10/09/2007 12:42 pm ET Updated May 25, 2011

George the What?

Last week the New York Times revealed that George W. Bush had, through Alberto Gonzales, put in writing his instructions on how best to torture his captives. It was at that moment that I decided that President Bush would go down in history as George William the Torturer. I have long considered soubriquet for our President. Originally I thought that Ethel the Unready could pass on his nickname to George W. (The Saxon definition of "unready" includes "poorly counseled.") Cheney and Rumsfeld prove that definition apt.

As his term continued I decided that "unready" was not enough. His actions deserved more attention than his precedence. I searched history for suggestions. "Mission Accomplished" ruled out William the Conqueror. "Lionhearted" as in Richard the, did not fit a man who had neither led nor fought in battle. After the Gonzales memo, Vlad the Impaler came to mind, but the "Impaler" is merely a methodological name and I don't think that George the "Waterboarder" carried much resonance. "Terrible" as in Ivan the Terrible, tempted me. But Ivan built the Russian Empire and earned his name by terrifying his enemies while George Bush merely terrifies his friends.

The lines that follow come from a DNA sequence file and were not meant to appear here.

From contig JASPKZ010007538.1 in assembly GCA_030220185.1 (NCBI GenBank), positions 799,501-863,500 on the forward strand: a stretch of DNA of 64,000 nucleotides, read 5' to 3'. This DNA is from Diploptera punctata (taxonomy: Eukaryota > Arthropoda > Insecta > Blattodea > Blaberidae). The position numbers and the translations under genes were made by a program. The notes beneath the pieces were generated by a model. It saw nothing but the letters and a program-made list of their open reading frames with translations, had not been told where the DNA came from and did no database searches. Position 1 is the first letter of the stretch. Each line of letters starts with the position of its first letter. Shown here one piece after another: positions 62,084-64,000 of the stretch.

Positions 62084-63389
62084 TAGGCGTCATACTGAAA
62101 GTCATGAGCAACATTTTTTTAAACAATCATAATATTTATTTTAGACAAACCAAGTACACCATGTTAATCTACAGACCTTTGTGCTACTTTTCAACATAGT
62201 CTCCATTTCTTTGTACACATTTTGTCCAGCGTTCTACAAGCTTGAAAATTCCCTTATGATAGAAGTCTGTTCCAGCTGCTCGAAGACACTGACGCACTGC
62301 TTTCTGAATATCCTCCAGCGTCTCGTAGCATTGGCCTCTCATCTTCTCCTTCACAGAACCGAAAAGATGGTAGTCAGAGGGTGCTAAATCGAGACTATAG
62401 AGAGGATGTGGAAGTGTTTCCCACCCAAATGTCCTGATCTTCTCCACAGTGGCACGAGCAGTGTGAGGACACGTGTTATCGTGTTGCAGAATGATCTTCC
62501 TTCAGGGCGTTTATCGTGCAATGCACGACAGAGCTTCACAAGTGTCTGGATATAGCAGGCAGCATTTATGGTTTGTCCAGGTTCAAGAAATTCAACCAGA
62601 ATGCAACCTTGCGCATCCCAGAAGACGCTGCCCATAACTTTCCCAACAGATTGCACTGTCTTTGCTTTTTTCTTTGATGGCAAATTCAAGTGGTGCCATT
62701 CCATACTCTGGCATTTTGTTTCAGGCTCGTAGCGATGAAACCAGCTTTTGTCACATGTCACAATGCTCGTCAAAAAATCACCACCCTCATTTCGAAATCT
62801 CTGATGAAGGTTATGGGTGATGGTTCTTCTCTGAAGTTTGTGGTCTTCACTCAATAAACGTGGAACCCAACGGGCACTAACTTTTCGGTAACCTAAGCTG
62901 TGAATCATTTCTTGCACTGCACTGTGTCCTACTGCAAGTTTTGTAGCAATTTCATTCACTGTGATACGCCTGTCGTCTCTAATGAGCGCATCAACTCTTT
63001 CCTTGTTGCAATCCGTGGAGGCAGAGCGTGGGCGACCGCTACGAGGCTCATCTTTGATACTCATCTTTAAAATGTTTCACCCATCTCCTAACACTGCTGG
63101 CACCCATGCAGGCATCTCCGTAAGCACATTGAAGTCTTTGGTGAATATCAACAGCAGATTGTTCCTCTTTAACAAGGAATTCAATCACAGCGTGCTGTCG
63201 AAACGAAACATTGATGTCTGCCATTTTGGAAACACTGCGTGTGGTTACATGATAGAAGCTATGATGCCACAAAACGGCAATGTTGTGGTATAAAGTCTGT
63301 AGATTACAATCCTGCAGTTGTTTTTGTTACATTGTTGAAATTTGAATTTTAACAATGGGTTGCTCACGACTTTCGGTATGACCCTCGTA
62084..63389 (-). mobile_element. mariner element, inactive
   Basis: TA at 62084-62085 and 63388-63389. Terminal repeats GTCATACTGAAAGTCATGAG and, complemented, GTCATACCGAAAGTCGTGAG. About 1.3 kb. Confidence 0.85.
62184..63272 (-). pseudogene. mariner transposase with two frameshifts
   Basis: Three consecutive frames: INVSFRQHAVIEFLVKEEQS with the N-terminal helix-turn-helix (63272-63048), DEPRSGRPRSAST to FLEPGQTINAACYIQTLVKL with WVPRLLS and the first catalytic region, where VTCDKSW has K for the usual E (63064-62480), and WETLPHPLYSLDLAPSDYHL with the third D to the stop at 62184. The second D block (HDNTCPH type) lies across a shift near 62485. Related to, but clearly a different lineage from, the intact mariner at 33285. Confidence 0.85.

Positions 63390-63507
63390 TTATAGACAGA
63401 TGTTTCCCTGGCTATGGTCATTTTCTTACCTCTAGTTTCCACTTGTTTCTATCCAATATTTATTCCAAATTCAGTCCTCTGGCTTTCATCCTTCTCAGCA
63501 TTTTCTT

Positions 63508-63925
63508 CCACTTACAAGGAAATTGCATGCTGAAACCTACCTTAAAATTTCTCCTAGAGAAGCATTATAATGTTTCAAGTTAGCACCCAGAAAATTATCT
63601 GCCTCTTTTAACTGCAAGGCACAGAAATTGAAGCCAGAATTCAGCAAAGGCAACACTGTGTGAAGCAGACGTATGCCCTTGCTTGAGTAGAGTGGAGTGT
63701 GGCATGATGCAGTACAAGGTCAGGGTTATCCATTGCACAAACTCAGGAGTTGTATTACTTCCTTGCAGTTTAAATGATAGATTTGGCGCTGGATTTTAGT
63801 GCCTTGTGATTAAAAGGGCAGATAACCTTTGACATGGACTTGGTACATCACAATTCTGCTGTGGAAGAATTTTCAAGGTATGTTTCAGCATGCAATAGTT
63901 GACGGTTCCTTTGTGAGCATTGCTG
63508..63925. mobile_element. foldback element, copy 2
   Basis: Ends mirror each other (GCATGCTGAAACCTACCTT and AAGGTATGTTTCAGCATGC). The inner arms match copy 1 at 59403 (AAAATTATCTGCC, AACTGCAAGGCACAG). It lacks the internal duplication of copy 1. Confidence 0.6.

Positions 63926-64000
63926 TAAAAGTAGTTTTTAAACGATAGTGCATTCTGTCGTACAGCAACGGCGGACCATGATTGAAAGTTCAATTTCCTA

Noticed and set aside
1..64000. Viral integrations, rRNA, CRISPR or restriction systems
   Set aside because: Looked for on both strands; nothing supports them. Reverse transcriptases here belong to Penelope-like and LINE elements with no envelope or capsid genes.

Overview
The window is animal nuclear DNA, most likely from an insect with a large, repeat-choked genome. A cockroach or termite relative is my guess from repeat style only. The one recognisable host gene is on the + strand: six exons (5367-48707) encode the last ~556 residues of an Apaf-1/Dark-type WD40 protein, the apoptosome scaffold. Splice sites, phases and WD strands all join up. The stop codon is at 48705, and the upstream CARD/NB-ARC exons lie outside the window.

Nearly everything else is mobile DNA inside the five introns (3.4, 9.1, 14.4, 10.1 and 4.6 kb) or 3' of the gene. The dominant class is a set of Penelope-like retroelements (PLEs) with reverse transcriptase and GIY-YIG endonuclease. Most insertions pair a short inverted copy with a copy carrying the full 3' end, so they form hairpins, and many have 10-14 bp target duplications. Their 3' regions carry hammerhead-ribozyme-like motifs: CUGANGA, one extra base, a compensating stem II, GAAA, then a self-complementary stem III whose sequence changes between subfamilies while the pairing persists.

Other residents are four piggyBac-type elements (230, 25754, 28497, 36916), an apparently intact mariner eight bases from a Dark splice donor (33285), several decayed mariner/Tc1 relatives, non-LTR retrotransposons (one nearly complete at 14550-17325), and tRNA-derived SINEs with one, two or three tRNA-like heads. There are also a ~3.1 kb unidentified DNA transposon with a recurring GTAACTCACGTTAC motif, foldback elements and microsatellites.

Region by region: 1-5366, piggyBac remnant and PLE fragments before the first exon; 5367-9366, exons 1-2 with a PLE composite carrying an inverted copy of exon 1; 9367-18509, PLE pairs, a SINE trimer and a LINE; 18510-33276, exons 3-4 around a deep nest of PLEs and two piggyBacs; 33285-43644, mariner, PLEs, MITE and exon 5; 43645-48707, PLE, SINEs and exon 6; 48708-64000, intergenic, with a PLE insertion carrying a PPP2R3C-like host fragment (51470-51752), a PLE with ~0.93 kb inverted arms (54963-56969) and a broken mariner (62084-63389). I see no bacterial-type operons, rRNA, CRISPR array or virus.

There is no need to comment on Alexander, Peter, Catherine, Fredrick-- "Great" is not a word that one uses in reference to Bush II. Considering the rise in debt and the weakness of the dollar, I had at one point considered George William the "Wastrel." But then considering the totality of his presidency, thought Bush the "Blunderer" might be his epitaph.

Finally, given his reach for absolute power paying neither to Congress nor the Courts, amending legislation by the merest stroke of his pen, disowning Habeas Corpus, and authorizing secret searches and seizures, I have recalled the Sun King, Louis the XIV who proclaimed "L'Etat, c'est moi.", (I am the State) and will henceforth think of George as the Son King or at least the Son who would be King.

I invite readers to choose their own adjectives, and am eager to discover all those who have not occurred to me.